6. Dealers' Room
The dealers' room is where vendors sell [hopefully] licensed or official products like DVDs and comics, and costumes and accessories. Sometimes there are a few blackmarket dealers selling unlicensed and unofficial anime, manga, cards, and game products. You will recognize the blackmarket dealers by the quality of their products if you ever encounter them. In recent years, a variety of fashion vendors have appeared at anime conventions. Lolita, victorian, gothic, and pirate fashion are examples of what these vendors sell. You can try haggling with some of the dealers, especially 5 minutes until closing on the last day of the convention. If you're lucky, you'll find great deals. Bring a suitcase along if you plan to buy a lot or big items.

7. Anime and Manga
Certain anime conventions have open walk-in anime showings and manga libraries. These are usually open to everyone with a convention badge. Anime and manga may also be available for sale in the dealers' room.

8. Video Games
Why limit a convention to only anime showings and manga libraries? Open game rooms with various types of arcade, computer, and console games may be found at pop culture conventions. The types of available games to play vary with each year and convention. The game rooms usually have more multiplayer games than single player ones. People are usually required to line up for their turn to play games.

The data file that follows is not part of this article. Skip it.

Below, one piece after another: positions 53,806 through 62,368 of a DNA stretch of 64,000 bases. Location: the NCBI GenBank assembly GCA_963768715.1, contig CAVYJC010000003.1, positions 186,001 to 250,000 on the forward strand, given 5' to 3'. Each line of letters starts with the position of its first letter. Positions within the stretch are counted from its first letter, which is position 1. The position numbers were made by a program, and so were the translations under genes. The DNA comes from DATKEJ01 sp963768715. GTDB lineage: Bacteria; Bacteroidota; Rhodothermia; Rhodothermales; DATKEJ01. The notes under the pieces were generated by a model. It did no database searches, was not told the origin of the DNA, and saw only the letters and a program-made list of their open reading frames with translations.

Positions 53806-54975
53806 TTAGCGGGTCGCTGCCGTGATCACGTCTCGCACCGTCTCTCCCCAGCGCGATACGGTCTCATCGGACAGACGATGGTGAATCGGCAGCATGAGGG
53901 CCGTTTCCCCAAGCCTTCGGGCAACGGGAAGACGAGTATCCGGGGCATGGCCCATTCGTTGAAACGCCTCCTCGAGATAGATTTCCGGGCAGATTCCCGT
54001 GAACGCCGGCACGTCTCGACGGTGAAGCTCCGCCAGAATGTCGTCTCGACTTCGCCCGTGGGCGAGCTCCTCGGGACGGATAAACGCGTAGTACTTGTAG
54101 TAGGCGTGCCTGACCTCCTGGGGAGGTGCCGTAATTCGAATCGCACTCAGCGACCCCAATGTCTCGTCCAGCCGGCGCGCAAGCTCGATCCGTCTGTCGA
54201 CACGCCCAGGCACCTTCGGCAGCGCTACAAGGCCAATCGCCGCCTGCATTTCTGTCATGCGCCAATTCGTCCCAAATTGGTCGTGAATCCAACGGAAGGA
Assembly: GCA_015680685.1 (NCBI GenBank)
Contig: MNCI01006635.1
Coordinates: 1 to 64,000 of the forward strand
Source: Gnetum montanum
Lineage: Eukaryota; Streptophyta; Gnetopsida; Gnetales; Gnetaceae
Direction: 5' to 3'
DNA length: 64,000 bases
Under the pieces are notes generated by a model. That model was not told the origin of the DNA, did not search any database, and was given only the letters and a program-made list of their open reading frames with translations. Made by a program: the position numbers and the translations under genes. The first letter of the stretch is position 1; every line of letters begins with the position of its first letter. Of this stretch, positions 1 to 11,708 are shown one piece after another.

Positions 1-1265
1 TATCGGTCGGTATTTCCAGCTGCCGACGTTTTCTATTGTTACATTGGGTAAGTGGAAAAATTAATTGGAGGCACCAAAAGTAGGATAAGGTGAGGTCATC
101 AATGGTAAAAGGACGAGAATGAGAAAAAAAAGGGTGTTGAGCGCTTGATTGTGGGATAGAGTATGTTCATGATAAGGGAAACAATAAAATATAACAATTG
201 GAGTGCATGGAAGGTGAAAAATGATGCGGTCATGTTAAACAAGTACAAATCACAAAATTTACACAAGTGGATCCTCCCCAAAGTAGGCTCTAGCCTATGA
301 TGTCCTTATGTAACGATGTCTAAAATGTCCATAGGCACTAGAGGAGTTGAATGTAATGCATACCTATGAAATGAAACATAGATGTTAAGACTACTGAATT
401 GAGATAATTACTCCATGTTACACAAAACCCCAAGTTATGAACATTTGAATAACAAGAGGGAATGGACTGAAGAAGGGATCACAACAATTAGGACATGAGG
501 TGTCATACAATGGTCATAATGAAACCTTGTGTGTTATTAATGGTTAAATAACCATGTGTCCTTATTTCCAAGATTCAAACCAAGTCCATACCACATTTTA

9. Contests
Each convention features their own contests. If you wish to enter and prepare for the contests, you would need to get advance information from the convention website. Examples of contests or tournaments at pop culture conventions are cosplay, Magic the Gathering card game, Lego, multiplayer video games, and music videos. Sometimes the contests and tournaments require a badge and an extra contest registration cost, but that's because the prizes (and winning) are totally worth it.

10. Dances/Concerts
What's a convention without its social events? If you're heavily into the convention scene, you may already know about the dances, music concerts, and after parties. If you're new to pop culture conventions and would like to meet new people (or if you just like to party), the dances and concerts are one way to make new friends. Just make sure you don't party too hard and keep yourself hydrated at these shindigs. They can get wild.

11. Guests
If you're really into the technical aspects of a series and entertainment, you may be interested in meeting the skilled people who contributed to those aspects. Conventions usually have guests like professional or popular directors, actors, actresses, musicians, and more. Meeting these guests involve keeping tabs on event schedules and lining up hours to meet the guest before the line gets long. Meeting guests sometimes have an extra fare to it. The more famous the guest, the more likely you will need to pay extra to meet them.

12. Other Special Events
Anime conventions may have more factors and events to them than what was mentioned. Other special events may include maid cafes, small activities like a Lego station, game shows, mazes, etc. Know what I personally like?

13. Staff/Volunteer